In any case there’s a bigger problem. Where is all the clean electricity to come from? There is a paradox here in that decarbonising transport means decarbonising electricity, but rapidly increasing electricity demand will make that decarbonisation more difficult. In countries like Norway, where hydropower is a major part of the energy mix, the break-even point for EVs over combustion vehicles is around 8,400 miles, whereas in coal-dependent Poland and China, it’s around 78,000 miles. Even when the electricity is supposed to be green it sometimes isn’t. The Drax power station in Yorkshire supplies 12 percent of the UK’s supposedly clean energy by chopping down and burning trees.
Globally, electricity generation will have to triple or quadruple if COP28 fossil phase-out pledges are to be honoured. Thus far, the capitalist world is not coping very well. New renewable power stations are not keeping pace with the retirement of old fossil plants. Already the regulatory body overseeing the North American power grid is predicting power outages in most regions of the US and Canada, starting as early as this year. If the world’s richest country is coming unplugged, it doesn’t bode well for the rest of us.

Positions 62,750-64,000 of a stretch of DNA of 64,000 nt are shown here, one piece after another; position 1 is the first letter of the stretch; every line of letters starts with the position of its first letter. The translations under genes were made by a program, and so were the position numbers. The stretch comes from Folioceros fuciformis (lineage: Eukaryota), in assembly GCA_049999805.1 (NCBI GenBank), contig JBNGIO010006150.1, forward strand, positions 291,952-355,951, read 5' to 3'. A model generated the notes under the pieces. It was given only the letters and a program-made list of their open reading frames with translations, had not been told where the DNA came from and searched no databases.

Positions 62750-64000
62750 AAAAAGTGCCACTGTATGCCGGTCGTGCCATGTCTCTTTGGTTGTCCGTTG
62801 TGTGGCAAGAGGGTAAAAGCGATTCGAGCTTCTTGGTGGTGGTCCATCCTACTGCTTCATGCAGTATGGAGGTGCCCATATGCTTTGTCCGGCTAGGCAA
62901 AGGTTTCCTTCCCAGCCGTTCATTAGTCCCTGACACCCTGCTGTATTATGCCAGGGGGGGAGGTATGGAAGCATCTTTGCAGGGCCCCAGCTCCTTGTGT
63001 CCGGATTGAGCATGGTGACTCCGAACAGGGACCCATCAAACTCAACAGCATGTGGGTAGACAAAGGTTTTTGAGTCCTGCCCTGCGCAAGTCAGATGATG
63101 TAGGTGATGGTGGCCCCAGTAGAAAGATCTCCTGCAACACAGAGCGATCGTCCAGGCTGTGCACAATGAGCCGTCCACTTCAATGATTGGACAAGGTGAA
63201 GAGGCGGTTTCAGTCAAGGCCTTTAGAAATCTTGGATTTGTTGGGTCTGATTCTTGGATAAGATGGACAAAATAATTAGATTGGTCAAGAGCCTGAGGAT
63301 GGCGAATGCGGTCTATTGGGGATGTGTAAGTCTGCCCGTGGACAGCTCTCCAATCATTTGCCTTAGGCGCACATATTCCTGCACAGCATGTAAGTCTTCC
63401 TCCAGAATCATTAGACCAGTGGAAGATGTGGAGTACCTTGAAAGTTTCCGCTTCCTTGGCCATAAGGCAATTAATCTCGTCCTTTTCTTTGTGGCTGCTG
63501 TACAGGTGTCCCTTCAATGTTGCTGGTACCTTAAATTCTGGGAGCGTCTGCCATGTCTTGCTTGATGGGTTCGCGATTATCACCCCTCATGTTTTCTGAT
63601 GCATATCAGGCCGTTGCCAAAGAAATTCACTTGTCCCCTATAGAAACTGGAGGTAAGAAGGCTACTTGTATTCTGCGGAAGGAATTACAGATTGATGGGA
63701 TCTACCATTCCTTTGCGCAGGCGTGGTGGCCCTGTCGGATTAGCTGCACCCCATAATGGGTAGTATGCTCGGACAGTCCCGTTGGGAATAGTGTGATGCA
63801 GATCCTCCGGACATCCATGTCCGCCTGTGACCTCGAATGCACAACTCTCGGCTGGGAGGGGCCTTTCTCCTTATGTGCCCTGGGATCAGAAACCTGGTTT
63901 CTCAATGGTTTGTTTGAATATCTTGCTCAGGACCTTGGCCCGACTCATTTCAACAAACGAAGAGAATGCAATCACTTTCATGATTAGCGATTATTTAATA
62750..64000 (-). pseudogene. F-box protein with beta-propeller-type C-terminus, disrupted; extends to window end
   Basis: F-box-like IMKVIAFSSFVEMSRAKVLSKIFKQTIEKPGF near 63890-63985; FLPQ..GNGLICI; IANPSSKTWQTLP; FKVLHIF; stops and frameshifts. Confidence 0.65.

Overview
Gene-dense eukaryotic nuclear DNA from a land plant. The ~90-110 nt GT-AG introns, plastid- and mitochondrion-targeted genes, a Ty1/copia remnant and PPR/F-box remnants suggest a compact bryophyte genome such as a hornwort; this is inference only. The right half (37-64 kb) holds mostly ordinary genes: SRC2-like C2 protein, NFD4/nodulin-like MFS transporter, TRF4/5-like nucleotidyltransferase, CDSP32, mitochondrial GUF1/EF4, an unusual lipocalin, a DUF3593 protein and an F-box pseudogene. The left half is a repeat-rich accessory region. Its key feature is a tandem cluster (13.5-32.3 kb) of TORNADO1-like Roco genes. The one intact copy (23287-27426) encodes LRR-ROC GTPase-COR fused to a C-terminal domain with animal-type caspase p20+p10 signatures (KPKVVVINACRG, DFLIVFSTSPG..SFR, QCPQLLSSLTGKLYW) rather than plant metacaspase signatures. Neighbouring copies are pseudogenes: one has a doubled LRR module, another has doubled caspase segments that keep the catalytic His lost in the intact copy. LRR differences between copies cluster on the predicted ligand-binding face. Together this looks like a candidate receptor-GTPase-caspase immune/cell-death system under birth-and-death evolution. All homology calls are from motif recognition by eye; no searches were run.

As an aside, one thing driving the recent and unsustainable surge in electricity demand – and this will infuriate socialists if nobody else – is Bitcoin mining, which requires vast amounts of electricity to generate useless virtual currency for greedy investors to speculate over. Bitcoin mining also sends 30,000 tonnes of used hardware to landfill every year, and wastes precious water too, for cooling the server farms, with just one Bitcoin transaction using a swimming pool’s worth.